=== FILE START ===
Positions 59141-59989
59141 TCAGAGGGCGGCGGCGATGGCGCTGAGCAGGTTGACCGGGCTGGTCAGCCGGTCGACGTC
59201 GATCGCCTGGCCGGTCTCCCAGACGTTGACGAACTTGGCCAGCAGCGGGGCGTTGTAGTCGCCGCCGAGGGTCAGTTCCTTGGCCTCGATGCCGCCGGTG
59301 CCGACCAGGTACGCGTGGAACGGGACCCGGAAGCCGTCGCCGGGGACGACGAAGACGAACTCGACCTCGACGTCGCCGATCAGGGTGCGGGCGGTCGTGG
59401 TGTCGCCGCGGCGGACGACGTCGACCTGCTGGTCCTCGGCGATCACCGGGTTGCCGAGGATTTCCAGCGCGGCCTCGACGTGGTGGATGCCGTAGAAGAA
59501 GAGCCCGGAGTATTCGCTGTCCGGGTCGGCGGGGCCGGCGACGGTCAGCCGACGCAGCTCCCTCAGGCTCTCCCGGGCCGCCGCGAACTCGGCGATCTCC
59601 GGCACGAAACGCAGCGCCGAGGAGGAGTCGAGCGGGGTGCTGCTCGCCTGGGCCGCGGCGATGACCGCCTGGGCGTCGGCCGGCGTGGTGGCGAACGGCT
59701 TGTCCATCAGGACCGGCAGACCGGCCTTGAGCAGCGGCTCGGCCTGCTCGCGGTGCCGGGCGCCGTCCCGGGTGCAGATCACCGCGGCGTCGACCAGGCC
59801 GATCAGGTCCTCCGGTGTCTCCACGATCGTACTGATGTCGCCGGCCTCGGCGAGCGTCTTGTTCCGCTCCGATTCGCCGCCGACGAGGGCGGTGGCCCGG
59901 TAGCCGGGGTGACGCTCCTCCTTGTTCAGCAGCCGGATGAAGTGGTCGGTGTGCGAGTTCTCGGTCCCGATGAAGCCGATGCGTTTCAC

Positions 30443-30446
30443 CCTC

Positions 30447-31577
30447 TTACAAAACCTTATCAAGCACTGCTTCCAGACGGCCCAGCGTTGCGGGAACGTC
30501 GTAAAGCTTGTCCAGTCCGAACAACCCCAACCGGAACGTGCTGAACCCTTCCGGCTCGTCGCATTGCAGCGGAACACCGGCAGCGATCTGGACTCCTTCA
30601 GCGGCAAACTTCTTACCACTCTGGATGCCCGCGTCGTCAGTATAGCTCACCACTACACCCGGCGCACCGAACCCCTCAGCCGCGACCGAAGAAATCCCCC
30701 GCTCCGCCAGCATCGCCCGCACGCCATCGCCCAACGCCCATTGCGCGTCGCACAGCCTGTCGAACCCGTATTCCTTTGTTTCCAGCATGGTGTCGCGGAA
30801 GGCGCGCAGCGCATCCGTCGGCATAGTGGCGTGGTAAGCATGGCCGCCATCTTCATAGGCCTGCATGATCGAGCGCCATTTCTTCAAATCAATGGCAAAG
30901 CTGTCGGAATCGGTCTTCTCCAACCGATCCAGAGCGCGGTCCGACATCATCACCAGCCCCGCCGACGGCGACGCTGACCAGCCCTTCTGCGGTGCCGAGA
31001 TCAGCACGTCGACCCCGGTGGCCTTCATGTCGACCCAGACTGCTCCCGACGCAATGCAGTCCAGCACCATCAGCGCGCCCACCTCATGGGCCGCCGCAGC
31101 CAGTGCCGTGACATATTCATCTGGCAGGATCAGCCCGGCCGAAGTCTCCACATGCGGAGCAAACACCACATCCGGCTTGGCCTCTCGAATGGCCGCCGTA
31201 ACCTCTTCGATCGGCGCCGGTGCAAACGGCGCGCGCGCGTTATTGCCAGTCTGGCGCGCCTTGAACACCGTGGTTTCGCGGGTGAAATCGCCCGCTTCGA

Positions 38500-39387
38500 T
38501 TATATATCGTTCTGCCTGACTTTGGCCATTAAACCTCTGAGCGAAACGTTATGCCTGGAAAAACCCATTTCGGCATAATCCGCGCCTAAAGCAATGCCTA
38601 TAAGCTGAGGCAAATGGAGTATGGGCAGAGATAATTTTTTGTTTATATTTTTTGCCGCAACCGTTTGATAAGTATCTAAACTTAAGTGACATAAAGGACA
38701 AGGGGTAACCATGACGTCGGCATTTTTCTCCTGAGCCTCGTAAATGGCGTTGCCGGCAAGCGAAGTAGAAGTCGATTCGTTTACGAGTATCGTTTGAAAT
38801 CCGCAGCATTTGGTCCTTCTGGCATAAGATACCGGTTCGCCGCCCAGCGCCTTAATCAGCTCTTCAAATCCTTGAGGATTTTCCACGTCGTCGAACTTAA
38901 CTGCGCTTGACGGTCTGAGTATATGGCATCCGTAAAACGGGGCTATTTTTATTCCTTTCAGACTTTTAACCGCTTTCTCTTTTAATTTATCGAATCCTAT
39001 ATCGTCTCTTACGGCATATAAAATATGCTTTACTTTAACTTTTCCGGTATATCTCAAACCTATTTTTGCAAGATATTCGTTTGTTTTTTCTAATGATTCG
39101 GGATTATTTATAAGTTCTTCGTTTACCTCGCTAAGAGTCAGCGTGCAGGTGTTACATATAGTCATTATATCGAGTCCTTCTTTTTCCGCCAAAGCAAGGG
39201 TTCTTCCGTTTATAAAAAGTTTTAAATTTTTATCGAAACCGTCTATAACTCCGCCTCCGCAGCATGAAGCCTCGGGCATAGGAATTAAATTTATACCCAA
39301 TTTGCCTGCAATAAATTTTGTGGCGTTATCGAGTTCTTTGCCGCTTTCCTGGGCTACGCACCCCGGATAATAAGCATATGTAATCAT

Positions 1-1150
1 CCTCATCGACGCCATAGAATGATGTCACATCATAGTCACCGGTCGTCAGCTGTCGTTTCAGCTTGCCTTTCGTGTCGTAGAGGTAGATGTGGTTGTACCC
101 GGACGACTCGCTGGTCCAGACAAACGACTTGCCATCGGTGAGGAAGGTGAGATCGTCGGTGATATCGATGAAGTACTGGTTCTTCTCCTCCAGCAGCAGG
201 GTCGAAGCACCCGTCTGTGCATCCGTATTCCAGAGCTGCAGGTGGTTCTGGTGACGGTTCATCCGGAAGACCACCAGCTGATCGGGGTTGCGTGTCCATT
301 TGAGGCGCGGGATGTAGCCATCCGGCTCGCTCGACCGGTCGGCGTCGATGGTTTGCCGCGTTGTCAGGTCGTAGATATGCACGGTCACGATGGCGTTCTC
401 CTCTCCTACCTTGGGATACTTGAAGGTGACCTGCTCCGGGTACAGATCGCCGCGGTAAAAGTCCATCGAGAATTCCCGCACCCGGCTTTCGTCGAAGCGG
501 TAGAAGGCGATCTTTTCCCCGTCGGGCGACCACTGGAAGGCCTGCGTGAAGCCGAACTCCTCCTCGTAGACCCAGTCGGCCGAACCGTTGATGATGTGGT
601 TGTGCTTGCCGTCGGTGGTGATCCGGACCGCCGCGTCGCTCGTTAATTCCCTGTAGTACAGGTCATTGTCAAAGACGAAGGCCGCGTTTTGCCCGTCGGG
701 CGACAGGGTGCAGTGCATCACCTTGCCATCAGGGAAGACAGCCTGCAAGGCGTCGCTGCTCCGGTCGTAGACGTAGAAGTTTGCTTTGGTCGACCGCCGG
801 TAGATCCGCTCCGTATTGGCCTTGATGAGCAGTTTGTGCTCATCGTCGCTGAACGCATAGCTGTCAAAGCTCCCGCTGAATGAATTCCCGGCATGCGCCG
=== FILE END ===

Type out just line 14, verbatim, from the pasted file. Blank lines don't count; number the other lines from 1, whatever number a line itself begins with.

30447 TTACAAAACCTTATCAAGCACTGCTTCCAGACGGCCCAGCGTTGCGGGAACGTC